For example, would a high schooler in Bulgaria in the 80s had the occasion to go to school with Arabs or Africans... either exchange students, immigrants, children of diplomats, etc?

I'm assuming yes and that this is a dumb question, but I have never seen these groups represented as being a part of the society.

....or Persians....

I'm asking because I am writing a ficticious story and trying to determine if my settings/characters ring true or if I should change something...

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    Why focus on Arabs and Africans, which don't really have a large representation in Bulgarian demographics. The more obvious (and largest) ethinc groups for which communist era segregation might have been an issue would be Turks and Kurds, which are a sizeable minority in the country (and I believe tend to segregate into separate villages, although I don't know if that is by law, unofficial presure or just long standing history) – PhillS Jun 27 '17 at 18:43
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    there is no sizeable kurdish minority in BG. – arved Jul 5 '17 at 14:08

In the 1980's Bulgaria was nominally Communist to appease the neighboring USSR, but was effectively an autocracy. This made them one of the most unfree societies in the world, and drastically suppressed their economic opportunities as well. So it is tough to imagine why anyone with no family ties there would have wanted to immigrate.

However, there were ethnic minorities there. In fact, a large part of what eventually brought down the Communist State was a nasty crackdown on the Turkish minority that sent a third of a million of them fleeing the country. Today the country is ethnically roughly 10% Turkish, and roughly 5% Roma. However, both communities at the time were suffering under forced assimiliation policies, which included things like banning use of their languages. So if a Bulgarian did happen to have a Turkish or Roma classmate, its highly unlikely they had a chance to use the experience to learn much about another culture.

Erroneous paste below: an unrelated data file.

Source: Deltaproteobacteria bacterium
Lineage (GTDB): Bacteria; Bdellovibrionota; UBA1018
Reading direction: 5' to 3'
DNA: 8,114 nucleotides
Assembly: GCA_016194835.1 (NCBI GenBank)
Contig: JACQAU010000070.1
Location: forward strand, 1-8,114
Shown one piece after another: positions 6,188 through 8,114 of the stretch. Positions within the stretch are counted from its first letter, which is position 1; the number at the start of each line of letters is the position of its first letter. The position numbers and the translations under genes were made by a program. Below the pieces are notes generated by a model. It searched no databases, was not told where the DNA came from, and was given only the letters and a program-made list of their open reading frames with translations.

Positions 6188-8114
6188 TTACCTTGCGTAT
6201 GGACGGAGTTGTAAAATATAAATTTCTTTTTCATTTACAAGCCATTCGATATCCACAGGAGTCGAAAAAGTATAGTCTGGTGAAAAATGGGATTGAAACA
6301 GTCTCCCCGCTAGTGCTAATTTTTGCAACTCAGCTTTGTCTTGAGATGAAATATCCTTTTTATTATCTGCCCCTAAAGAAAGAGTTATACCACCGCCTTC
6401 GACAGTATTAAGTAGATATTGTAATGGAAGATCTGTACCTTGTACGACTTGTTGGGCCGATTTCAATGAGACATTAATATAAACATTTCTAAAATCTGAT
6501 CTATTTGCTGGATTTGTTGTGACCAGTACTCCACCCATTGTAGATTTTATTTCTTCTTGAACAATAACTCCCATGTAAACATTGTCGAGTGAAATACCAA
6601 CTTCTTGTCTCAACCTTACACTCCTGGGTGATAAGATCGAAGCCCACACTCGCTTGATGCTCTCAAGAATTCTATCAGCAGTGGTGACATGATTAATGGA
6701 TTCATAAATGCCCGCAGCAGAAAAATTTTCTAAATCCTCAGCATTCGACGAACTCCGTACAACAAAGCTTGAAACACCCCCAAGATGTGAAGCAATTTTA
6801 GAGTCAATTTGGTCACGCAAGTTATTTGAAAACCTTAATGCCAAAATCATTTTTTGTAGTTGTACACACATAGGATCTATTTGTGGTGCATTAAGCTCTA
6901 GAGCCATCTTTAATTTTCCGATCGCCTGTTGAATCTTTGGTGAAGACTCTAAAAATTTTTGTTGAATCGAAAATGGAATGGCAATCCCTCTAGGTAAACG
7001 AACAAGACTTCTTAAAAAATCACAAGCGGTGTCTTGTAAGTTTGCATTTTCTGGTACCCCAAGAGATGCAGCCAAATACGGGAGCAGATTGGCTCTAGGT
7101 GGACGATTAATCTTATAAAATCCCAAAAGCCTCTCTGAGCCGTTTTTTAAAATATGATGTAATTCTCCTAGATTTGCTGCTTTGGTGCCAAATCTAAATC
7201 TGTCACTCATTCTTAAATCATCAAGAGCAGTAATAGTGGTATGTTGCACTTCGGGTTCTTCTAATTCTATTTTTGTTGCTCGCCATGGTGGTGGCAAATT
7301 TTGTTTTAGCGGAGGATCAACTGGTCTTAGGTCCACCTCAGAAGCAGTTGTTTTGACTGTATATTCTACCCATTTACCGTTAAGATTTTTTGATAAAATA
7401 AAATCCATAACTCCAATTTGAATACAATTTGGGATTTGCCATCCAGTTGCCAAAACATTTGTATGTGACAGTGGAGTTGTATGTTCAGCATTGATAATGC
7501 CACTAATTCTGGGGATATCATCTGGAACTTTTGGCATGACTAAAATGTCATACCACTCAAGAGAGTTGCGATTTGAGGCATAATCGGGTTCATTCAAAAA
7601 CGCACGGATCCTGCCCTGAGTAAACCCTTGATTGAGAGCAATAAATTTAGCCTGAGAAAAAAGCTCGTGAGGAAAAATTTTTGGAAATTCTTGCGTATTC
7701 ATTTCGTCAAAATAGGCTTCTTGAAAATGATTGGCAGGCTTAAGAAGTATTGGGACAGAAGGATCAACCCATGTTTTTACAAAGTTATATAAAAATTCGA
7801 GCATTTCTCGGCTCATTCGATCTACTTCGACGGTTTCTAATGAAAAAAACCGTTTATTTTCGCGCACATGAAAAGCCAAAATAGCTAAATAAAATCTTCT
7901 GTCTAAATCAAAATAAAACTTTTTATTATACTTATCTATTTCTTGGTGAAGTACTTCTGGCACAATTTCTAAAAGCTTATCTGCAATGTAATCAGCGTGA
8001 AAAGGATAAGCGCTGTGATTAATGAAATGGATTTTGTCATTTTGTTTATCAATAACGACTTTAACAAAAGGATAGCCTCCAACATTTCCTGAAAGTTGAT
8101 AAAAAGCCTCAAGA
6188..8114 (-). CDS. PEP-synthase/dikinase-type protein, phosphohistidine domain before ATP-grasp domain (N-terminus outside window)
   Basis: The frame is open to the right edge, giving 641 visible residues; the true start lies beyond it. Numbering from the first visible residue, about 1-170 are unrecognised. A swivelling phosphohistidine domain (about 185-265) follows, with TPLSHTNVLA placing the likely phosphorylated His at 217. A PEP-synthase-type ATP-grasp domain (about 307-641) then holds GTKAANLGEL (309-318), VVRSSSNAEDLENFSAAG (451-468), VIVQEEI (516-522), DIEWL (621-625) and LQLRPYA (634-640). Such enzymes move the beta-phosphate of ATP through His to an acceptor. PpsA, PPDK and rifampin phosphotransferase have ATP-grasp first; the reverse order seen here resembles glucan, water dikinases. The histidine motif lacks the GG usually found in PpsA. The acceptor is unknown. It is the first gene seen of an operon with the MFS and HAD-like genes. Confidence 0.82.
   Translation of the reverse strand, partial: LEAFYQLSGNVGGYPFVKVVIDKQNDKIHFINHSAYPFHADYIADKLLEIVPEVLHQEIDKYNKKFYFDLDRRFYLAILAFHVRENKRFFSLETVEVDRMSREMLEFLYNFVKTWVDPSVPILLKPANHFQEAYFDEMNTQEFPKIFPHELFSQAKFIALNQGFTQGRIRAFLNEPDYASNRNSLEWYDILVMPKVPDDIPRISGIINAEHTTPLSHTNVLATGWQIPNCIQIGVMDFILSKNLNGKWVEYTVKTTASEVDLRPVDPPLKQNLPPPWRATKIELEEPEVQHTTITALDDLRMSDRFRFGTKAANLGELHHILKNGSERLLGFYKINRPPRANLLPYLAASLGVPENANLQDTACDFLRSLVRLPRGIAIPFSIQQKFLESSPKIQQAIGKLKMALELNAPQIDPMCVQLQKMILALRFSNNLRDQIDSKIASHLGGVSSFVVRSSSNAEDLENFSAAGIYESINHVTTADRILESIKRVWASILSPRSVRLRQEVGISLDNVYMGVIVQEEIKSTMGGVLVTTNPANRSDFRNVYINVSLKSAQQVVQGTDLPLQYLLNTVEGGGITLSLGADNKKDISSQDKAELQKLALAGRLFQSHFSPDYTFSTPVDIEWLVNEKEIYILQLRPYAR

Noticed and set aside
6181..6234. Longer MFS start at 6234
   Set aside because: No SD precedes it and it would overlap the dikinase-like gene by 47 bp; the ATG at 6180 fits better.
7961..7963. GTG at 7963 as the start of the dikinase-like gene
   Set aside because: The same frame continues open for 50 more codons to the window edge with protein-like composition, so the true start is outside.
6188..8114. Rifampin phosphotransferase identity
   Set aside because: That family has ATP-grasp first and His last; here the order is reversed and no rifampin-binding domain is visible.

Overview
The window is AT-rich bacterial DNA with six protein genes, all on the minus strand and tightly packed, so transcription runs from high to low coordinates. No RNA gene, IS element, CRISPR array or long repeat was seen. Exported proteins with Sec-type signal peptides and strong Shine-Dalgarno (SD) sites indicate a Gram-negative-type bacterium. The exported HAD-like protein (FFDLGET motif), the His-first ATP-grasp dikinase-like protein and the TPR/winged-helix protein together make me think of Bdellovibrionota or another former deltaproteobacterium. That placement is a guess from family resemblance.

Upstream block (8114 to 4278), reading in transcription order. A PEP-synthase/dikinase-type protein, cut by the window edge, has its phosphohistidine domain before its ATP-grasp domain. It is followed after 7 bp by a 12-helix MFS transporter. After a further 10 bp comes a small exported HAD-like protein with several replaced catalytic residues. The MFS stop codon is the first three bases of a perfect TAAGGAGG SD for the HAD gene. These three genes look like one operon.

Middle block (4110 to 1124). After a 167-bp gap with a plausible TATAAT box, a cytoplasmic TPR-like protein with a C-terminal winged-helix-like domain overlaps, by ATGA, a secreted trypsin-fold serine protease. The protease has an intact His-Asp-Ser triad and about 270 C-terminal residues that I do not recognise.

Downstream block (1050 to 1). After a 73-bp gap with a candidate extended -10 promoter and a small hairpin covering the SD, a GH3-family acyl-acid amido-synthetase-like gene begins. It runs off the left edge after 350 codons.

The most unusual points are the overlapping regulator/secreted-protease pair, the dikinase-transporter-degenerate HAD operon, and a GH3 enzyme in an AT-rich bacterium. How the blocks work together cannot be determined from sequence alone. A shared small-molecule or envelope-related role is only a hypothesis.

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  • Even if someone wanted to immigrate to Bulgaria, it's highly unlikely they would be allowed to - communist states used to be extremely racict. However for diplomats and their families this could have been possible maybe ?! There could also have been soviet workers working here for some reason, if the country needed support. – Bregalad Jun 27 '17 at 20:09
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    "nominally Communist to appease the neighboring USSR" -- in what sense was it more nominal than all the other soviet satellites? – sds Jun 27 '17 at 20:10
  • @sds - Not a bad question at all. There was a lot more variance in how the governments in the "Eastern Bloc" were run than one might naïvely assume. Still, I get the impression that countries like Poland and East Germany were run much more along Soviet lines, while Romania and Bulgaria were effectively dictatorships. Finland was as democratic as could be managed without getting invaded, while Czechoslovakia attempted the same trick, but went too far and had a Soviet-style system imposed on them. – T.E.D. Jun 27 '17 at 21:05
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    All Soviet satellites were dictatorships with virtually identical phraseological covers. Differences were merely cosmetic. Finland was a very special case: USSR attacked it twice (1939 and 1941) and failed to occupy it both times. – sds Jun 27 '17 at 21:11
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    @T.E.D. I don't know why do you think the Soviet line wasn't a dictatorship. Finland was not an Eastern Bloc country in the sense as the countries behind the iron curtain – Greg Jul 5 '17 at 17:41

The Turkish minority in Bulgaria is homegrown, they are not immigrants. I think they are not perceived as "foreign" or "racially distinct".

Most cultural exchange with people from foreign countries happened with the socialist brother states (Russia, Cuba, Angola etc.), but this would be mostly on university level or other high skilled jobs. (e.g. There is a documentary on the Belene power plant which features a guy from Cuba who decided to stay after the communist regime collapsed)

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Bulgaria is an ethnically whole country. An exception are the Turkish and Gypsy minorities who came to Bulgarian lands from Asia during the medieval Turkish Islamic invasion of Europe. There has never been an Arab, Kurdish or African minority in Bulgaria. During the socialist rule in Bulgaria from 1944 to 1989, people of other ethnicities and races were highly tolerated, people of Turkish origin were admitted without admission to the universities and then hired with a job advantage. There were thousands of Africans from Cuba, as well as thousands of Vietnamese workers working in Bulgaria.

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    Welcome to History:SE. Sources to support your assertions would greaatly improve your answer. – sempaiscuba Sep 20 '19 at 12:56

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